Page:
Teilhard’s vision builds on the dynamics of evolution and the principles of deep relationality. He is not saying that we simply build the world we want; after all, no individual can define “the world of the good.” Rather, the world of the good emerges through creative and mutual engagement. Teilhard’s doctrine is congruent with the whole cosmic order of dynamism and change. It is a cosmo-theological vision and not a merely an historical one. God is doing new things; God is rising up through the emergence of new life. A God who is mere presence, a perfect God, cannot become more perfect. What we do, therefore, make a difference to God. Our worldly successes and failures make a difference to God. They are important to God and not just to us or to our posterity. God is the power within matter to become something new and the future of what the new creation will be. God is transcendent, the power of the future and yet immanent in all things. Teilhard says, God “penetrates everything.”
Whereas most biological evolutionists see human activity as, fundamentally, serving the propagation of genes, Teilhard sees this activity as contributing religiously to Christ’s perfection. That is, part of God’s perfection or fullness is to be related to all that is good. Where relationships are seen to be a genuine perfection, God to be perfect must be maximally involved with all creatures. If God could not be really related to what goes on in creation, God would be less than perfect. Our lives and our work fill out God’s relational self. The greatest significance of our work therefore is that it affects God’s own relational life. When we contribute to the building of the world and to developing ourselves, we make a positive difference to God’s life.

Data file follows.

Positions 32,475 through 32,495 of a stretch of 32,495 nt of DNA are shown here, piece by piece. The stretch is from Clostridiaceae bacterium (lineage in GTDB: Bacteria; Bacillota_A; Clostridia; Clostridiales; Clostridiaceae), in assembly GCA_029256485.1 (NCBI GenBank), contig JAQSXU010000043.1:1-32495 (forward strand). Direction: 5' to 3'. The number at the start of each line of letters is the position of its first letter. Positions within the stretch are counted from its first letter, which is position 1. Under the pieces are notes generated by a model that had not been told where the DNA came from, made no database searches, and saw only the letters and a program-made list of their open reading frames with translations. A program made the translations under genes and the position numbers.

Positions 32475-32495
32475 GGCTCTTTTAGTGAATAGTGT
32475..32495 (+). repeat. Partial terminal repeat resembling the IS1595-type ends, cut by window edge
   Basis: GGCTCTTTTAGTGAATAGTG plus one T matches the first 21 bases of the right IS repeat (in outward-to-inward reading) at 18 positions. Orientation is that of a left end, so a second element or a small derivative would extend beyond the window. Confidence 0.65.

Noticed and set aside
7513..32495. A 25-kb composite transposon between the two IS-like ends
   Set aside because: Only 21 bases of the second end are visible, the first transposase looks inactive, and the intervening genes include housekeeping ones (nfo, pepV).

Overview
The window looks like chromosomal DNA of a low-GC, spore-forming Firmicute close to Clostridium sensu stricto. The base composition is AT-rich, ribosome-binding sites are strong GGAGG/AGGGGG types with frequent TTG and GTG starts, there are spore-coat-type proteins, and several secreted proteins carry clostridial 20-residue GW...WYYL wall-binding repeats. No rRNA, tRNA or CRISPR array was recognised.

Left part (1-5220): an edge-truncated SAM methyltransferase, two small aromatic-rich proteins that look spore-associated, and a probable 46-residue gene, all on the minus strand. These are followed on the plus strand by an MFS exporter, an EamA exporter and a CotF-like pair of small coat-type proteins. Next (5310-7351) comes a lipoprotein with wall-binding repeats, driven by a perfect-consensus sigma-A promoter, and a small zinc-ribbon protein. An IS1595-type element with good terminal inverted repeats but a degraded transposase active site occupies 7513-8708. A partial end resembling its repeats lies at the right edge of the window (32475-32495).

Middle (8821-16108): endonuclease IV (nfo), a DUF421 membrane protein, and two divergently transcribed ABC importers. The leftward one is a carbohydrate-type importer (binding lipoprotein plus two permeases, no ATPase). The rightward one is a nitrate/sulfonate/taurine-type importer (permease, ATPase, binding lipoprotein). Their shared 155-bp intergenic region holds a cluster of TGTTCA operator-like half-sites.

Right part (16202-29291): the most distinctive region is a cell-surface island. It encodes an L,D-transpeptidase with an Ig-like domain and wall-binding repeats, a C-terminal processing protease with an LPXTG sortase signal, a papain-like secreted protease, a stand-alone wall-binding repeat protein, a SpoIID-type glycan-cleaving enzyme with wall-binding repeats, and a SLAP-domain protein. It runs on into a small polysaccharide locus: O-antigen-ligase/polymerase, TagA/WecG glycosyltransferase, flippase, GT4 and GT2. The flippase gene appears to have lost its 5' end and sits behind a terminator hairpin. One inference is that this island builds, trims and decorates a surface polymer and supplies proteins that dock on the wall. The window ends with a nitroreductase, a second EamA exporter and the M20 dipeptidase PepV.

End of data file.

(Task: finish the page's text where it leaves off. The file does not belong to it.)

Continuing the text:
Teilhard’s emphasis on the future has the salutary feature of making us responsible for the future. We work for justice not to right the wrongs of history (which we can never do if we understand history as a process of change) but the work of justice is the work of creating a new future together; it is the work of Christogenesis. To continue to work for justice as an end in itself is paradoxically world-denying, for such work ultimately denies the reality of evolution and the principle of cooperative creativity. We work towards the fullness of God and God’s reign because we are part of the whole that includes God. When the whole is reduced to the individual parts of our lives, we can easily replace God with the self-driven ego and this is a recipe for destruction. Teilhard’s vision is “one single physical reality developing in the cosmos, one single monad” (Science and Christ).
Teilhard proposed an ethics for a people who are in transit. His understanding of evolution as a process of change and becoming implies that every human decision is incomplete; and his understanding of history means that norms may have to change as history develops. We are not responsible merely for history; we are responsible for evolution and, more so, for the evolution of God, which requires more than passing on a world no worse than the one we have inherited. Rather, an ethics of movement requires that we improve the world and if we are to improve the world, then we must improve ourselves: the inner world must align with the outer world, which is the work of spiritual conversion and transformation. God liberates when God becomes fully alive in the human person and in creation. If we want a different world then we must become a different people.
The engineers of artificial intelligence have grasped the reigns and principles of evolution. The train of homo sapiens has left the station and is bound for a new species of techno-hybridized life. Now it is time for the architects of Gospel justice to get on board and create new structures of relationships that can mediate new creative unities, neither black nor white, poor nor rich, male nor female but a new type of person, a christified species, rising up from the old and living a trans-personal cosmotheandric life, oriented toward the fullness of love, and hence, toward the future.